Let me start off with this: either you’ll love it or you’ll hate it. There really is no beginning, no plot, and no ending. It doesn’t explain what happens to the living or the dead, and there’s no such thing as hope. It’s a movie that stays in the end of days for its remaining survivors (Hayden Christensen, Thandie Newton, Jacob Lattimore, and John Leguizamo), and it doesn’t go backwards or forwards. Rather, it emotionally and mentally shows the utter frustration of being alone (right after a traumatic event) and the will to exist when the unexplainable – losing a family member or your entire family, being left in a place foreign to you, etc. – happens. It plays off of human vulnerability and hesitant compassion. That being said, you’ll either love it for its realism (not necessarily having to do with the post-apocalyptic theme) or hate it because (to quote several reviews and comments on this film from various sites) there’s “no point” to the film.
Brad Anderson’s Vanishing on 7th Street (2010) is a post-apocalyptic horror film that doesn’t rely on using CGI or After Effects for scariness. Instead, he uses old-school horror tactics to create a terrifying, intriguing, and beautiful movie that is stunningly dauntless. Also, the cinematography is spot on, vibrant in color (even though darkness plays a huge part of the movie), and breathtaking. Most viewers will expect gore, violence, and some crazy unexplainable manifestation; other than manifest, the movie steers away from brutal physicality. Despite the movie’s setting (post-apocalypse), associating it with the horror genre is a bit of an overstatement and gives the impression that it’s a bunch of characters running around aimlessly from bizarre creatures. Not really. I consider this film more of a thriller (so sorry if you were expecting any torture). Sure, there is a lot of aimless running, but keep in mind that there is no beginning, plot, or ending (how else would you direct this film?); the film’s point is what happens during the heat of the moment when vulnerability and the last amount of will to survive is your only reason for existing.
We start out at an AMC movie theater where booth crew member Paul (Leguizamo) plays a movie for the audience. Afterwards, he sits and reads about the Roanoake colony – whose disappearance still remains a mystery. Our foreshadow is that very scene, and less than 5 minutes into the film, our audience vanishes with no explanation. When the light reappears, we find ourselves in a now abandoned hospital where unstable physical therapist Rosemary (Newton) screams hysterically for her 9 month old baby. Flash forward to the next day, and an oblivious Luke (Christensen) heads to work – eventually realizing that the entire Detroit population is gone with only clothes remaining. Three days pass, and Luke finds a bar – the only place that displays any light in the darkness. He meets James (Latimore) – an adolescent kid who’s been searching for his mother. The surviving characters eventually form a bond, and the film goes from there. From then on, you’re sucked into the intensity and fear the characters bring along and hope – with some kind of miracle – they live to see the next day.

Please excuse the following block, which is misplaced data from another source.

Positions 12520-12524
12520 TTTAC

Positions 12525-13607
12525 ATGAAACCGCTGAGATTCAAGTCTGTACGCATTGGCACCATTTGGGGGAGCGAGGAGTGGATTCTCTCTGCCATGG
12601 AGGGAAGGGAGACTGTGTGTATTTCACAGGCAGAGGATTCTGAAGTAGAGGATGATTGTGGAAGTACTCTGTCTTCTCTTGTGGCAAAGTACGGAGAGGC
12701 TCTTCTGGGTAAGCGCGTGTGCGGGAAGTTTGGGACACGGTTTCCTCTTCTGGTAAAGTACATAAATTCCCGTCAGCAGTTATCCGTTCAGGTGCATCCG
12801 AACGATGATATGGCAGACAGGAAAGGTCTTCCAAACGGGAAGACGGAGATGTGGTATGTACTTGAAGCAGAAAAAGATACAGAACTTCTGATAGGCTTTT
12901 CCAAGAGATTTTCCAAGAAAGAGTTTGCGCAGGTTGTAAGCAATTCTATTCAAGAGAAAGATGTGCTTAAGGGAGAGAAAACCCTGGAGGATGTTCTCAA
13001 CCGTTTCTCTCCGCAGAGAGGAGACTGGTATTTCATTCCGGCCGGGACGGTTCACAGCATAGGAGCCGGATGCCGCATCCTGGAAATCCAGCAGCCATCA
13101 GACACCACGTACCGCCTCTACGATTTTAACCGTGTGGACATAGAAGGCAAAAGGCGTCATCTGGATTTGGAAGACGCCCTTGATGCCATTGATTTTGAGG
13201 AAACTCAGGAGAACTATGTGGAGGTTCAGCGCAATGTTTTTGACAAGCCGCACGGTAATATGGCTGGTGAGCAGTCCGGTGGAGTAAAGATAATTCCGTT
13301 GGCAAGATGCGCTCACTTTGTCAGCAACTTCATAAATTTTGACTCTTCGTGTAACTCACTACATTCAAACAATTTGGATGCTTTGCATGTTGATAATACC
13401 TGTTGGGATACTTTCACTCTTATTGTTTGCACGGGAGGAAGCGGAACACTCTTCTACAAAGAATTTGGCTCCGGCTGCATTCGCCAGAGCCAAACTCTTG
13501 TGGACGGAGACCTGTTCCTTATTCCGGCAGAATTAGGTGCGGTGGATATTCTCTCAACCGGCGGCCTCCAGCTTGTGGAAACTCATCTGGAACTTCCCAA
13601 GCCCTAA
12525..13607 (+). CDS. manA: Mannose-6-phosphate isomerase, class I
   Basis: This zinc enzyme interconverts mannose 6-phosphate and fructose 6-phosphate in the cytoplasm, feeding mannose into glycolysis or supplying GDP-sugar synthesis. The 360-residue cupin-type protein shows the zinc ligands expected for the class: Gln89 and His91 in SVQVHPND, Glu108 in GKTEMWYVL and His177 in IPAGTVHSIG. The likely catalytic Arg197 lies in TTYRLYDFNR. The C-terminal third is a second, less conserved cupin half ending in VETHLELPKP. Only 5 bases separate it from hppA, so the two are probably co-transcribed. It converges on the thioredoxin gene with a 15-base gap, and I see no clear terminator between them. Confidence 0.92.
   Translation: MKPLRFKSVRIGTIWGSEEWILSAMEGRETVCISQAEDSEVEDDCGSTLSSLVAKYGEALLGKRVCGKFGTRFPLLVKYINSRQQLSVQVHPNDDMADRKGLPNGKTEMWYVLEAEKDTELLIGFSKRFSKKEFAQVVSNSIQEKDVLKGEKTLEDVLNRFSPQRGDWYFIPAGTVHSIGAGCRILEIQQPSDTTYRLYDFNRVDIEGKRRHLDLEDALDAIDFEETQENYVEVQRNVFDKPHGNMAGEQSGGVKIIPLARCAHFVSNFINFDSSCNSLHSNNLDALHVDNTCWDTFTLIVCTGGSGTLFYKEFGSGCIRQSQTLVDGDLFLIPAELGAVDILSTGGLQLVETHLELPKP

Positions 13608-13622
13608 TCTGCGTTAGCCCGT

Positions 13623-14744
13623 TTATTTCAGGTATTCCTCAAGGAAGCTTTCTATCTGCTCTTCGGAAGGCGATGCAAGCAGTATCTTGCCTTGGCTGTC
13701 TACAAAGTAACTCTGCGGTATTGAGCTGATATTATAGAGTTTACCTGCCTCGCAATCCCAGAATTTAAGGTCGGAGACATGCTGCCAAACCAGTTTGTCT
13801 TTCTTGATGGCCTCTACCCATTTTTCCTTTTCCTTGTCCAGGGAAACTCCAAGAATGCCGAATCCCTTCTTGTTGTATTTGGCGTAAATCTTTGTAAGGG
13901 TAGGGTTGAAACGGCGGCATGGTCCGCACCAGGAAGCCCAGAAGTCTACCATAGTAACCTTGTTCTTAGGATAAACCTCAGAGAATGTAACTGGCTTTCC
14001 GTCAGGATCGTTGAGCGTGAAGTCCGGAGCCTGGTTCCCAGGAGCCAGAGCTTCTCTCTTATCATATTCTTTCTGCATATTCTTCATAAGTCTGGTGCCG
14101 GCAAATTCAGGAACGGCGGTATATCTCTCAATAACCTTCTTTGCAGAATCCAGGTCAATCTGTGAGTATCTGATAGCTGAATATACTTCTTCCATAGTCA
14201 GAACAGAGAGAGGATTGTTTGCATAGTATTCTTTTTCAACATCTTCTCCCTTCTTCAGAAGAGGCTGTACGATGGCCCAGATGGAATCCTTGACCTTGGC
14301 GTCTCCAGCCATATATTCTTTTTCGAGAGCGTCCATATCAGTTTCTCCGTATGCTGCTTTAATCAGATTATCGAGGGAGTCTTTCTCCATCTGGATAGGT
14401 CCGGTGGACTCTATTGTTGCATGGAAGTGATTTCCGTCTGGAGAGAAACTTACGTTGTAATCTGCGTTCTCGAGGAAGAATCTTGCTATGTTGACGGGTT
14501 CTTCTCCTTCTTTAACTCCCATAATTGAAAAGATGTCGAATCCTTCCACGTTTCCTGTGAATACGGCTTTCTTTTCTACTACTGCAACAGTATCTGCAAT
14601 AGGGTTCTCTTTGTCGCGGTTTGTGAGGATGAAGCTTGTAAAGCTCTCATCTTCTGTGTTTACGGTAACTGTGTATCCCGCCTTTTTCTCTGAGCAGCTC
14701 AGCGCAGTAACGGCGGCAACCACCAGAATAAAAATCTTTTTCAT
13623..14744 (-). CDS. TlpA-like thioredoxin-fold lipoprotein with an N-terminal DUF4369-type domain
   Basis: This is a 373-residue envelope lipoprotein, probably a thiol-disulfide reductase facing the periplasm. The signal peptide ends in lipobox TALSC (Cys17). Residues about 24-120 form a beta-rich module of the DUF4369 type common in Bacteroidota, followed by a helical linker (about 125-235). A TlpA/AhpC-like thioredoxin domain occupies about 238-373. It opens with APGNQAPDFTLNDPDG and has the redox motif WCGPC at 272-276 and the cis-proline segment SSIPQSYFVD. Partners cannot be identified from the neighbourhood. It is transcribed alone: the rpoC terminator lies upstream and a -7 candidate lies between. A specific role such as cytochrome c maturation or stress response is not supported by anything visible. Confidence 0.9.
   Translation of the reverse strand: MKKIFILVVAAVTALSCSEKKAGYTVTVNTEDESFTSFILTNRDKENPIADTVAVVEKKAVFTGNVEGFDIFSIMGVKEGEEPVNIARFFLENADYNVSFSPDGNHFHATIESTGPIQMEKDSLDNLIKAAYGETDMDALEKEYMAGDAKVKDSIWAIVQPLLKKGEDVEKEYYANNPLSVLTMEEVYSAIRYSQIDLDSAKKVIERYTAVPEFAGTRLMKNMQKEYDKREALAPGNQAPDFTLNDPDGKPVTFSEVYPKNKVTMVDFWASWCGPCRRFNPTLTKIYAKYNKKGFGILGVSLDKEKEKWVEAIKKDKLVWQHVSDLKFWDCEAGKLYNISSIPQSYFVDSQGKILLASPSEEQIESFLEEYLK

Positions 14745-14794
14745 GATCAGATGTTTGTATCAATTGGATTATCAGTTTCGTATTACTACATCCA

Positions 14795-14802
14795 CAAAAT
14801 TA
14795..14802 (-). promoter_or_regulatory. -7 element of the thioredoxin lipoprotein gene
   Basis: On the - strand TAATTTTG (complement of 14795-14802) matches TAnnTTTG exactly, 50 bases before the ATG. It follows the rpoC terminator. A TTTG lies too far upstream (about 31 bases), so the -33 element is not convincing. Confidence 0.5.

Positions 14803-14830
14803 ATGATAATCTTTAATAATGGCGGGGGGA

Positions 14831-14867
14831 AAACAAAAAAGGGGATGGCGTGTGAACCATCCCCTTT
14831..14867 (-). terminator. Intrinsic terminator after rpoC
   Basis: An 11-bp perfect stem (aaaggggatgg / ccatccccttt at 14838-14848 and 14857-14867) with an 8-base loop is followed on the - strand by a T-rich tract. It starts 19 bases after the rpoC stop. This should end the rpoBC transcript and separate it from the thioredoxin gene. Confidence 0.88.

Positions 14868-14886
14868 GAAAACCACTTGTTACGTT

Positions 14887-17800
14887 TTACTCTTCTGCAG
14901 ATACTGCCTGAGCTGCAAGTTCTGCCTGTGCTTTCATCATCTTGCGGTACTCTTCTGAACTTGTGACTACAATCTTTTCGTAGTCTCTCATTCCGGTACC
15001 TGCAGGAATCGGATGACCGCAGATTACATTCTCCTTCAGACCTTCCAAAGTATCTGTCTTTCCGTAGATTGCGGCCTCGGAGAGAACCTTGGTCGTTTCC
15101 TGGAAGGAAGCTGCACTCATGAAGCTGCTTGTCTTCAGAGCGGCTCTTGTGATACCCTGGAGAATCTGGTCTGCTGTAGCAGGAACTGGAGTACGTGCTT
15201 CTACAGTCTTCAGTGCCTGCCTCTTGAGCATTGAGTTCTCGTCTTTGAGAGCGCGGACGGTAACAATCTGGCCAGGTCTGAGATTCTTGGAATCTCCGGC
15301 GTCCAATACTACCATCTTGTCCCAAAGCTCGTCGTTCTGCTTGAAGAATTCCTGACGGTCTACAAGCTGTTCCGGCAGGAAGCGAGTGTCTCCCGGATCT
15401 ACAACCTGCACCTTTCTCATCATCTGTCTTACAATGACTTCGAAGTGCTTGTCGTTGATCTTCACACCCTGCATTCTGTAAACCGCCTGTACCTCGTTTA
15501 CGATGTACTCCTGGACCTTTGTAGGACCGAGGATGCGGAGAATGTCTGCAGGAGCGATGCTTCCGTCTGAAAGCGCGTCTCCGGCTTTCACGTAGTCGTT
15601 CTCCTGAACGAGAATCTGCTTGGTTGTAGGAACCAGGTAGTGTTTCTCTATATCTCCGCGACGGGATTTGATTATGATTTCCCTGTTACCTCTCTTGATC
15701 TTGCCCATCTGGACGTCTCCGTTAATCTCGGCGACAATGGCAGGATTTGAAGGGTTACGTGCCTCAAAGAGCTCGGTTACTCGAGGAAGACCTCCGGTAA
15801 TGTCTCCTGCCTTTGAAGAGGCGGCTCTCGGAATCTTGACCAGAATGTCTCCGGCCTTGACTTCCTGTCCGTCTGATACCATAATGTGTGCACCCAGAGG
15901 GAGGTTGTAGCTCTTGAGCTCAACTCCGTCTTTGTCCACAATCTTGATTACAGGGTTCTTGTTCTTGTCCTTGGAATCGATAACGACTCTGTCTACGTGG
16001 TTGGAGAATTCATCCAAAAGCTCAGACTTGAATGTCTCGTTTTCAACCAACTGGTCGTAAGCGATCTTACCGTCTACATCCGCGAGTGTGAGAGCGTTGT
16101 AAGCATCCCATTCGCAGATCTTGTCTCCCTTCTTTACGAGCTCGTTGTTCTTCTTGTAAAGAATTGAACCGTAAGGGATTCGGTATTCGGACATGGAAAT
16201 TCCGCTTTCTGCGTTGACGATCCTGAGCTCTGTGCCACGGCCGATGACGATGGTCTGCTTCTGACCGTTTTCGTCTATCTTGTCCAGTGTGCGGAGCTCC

If you’ve been looking up reviews for this film, you’ll notice that it’s been bashed; to be honest, it really wasn’t that bad. As a matter of fact, it was actually pretty good for a B-Movie. (Yes, this is a B-movie that had to work with a budget that couldn’t budge). The most impressive part and perhaps the most terrifying of the piece is the cinematography. We have a scenery that’s built, filled with life, and breathes existence, but from the ground down, it’s lifeless. And by the end of the film, we are welcomed with sun but no humanity to preserve the beauty. However, this kind of scenery can be seen in other post-apocalyptic films ( i.e.: I Am Legend (2007), 28 Days Later (2002) ), but the dramatic camera movements and shots help it stand out from similar movies.
Because there is no explanation as to what has happened to the living/dead, it can be noted that the film may take on a Biblical theme. The vanishings are similar to how the disappearances are in Christian film Left Behind (2001). As well, the characters names (Luke, James, Rosemary, and Paul) are related to Biblical characters/features. However, because the film leaves so many open-ended questions, the film can also be interpreted as a way to show what is happening to humans today. The vanishings could be a symbolization of the existence of technological advances; because we rely on so much technology on a daily basis, it’s as if we have lost our identity since we hide behind screen monitors, cell phones, and other devices.
Overall, Vanishing on 7th Street isn’t the kind of horror/thriller film you’d expect. It’s an intelligent piece that is thought-provoking and wants its audience to come up with their own conclusion (so if you’re looking for beginning, plot, and end, you will hate it). The film isn’t boring though, but it can feel repetitive after a while. However, Anderson’s directing, the cinematography, and the actors (who are convincing and give a good performance) make the film as good as it can get.
This film runs 92 minutes long and is Rated R.